Viewpoint

Preparing Your ACO For Downside Risk Success


Mark Hefner
Infina Connect

If you are part of an ACO or a clinically integrated network (CIN), you have begun the value-based care journey. As payment models continue to change, the question of how and when to increase appropriate risk and reward requires careful consideration. With the release of the final rule for Pathways to Success, CMS is increasingly pushing ACOs toward two-sided risk, and most commercial payers aren’t far behind.

The success of the 2017 Next Generation ACO Model, a CMS initiative that provides experienced ACOs with a higher level of reward for taking on higher levels of financial risk, is strong evidence that ACOs with more at stake financially generate more savings. According to a Health Affairs blog post published last year, in just the second year of the program’s existence, the 2017 cohort of Next Generation ACOs generated $164 million in savings, an average of $3.7 million per ACO. In comparison, Medicare Shared Savings Plan ACOs achieved a net savings of $314 million during the same time period, but that works out to just an average of $668,000 per ACO.

Health care reimbursement really is shifting away from fee-for-service payment. It’s not just talk. Providers will be taking on risk and having the proverbial “skin in the game” for total quality and total cost of care. Is your ACO prepared for that?

Referral coordination—the missing link

Today, most organizations have not focused efforts on coordinating care within a high-value referral network. Individual practices tend to send referrals via e-fax or paper and their coordination tool is the phone, often resulting in a “fire and forget” approach to referrals. Seldom does a practice realize the actual impact of their referrals from the perspectives of quality and cost.

In a risk-based world, ACOs and CINs that aren’t taking a proactive approach to referral network management put themselves at risk of effectively outsourcing clinical work to other providers who have no clinical or financial alignment with their ACO. All your efforts to improve quality and control costs may go down the drain as a result. The effectiveness of your primary care providers in placing and coordinating the care of their patients with high-value specialists is a vital success factor in preparing for increased accountability.

Managing downstream costs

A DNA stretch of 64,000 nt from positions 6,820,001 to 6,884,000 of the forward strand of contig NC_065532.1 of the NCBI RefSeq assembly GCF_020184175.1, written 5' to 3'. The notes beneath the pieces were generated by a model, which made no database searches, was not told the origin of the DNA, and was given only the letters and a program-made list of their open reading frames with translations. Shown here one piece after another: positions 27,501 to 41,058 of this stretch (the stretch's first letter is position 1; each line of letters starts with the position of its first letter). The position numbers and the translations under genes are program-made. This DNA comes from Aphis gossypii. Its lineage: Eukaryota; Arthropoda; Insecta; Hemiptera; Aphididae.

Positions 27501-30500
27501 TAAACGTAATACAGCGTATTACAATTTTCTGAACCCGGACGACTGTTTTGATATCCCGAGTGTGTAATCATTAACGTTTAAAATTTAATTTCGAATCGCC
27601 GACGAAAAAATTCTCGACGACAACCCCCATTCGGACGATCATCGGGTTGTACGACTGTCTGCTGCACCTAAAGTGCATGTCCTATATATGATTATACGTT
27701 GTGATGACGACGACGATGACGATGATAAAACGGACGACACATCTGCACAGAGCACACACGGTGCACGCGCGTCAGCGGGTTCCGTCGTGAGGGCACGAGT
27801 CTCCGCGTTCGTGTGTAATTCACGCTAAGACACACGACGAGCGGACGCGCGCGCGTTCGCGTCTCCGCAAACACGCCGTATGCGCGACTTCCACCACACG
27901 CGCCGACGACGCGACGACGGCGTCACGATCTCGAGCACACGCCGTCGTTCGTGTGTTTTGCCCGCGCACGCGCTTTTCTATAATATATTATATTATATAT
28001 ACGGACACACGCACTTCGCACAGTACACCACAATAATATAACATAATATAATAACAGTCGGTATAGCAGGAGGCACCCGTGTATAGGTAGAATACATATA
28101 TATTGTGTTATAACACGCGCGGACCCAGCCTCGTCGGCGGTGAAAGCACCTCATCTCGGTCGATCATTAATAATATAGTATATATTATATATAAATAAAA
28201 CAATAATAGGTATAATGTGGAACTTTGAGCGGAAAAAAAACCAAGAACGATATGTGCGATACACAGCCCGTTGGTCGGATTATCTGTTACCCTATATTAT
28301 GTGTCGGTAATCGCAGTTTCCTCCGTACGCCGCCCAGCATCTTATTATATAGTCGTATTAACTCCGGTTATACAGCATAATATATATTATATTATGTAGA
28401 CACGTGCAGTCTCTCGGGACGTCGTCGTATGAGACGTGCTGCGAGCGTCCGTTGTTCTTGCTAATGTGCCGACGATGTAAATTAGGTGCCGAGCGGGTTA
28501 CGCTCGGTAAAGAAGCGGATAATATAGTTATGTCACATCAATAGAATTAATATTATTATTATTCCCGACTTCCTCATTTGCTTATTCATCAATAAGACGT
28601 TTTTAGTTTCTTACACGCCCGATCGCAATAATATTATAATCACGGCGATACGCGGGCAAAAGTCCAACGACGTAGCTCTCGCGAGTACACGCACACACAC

Risk-bearing organizations can no longer afford to leave physician referrals unmanaged, given their very significant impact on downstream cost, quality, and revenue. Optimizing referrals doesn’t happen over-night, but it’s achievable when you identify your goals and put the right operational pieces in place.

The good news is that you don’t have to change your existing organizational structure to optimize referral placement and coordination. Even if your primary care physicians are referring to specialists outside the ACO, you can be very successful through high-value referral co-management agreements. The key is communicating to your specialist partners both in and outside your ACO your goals and expectations regarding coordination of referred care, and then measuring how well they perform.

Patient referrals are a perfect indicator of patient health issues and increasing cost. With a high-value network in place and a shared, common technology platform measuring and tracking referral activity, you’ll quickly be able to identify opportunities to manage downstream cost and quality. Rather than looking at retrospective claims analysis and seeing what’s happened after the fact, you can begin to use your referral process as a mechanism to place patients with high-value providers in optimal ways, exchange clinical information, coordinate care, and ensure that patients are seen promptly.

The immediate benefits to your ACO, providers, patients, and payers will make the effort worthwhile. You will also prepare your ACO for greater success and growth under increased accountability in the future.

Mark Hefner is the CEO of Infina Connect, a software company with referral coordination capabilities.

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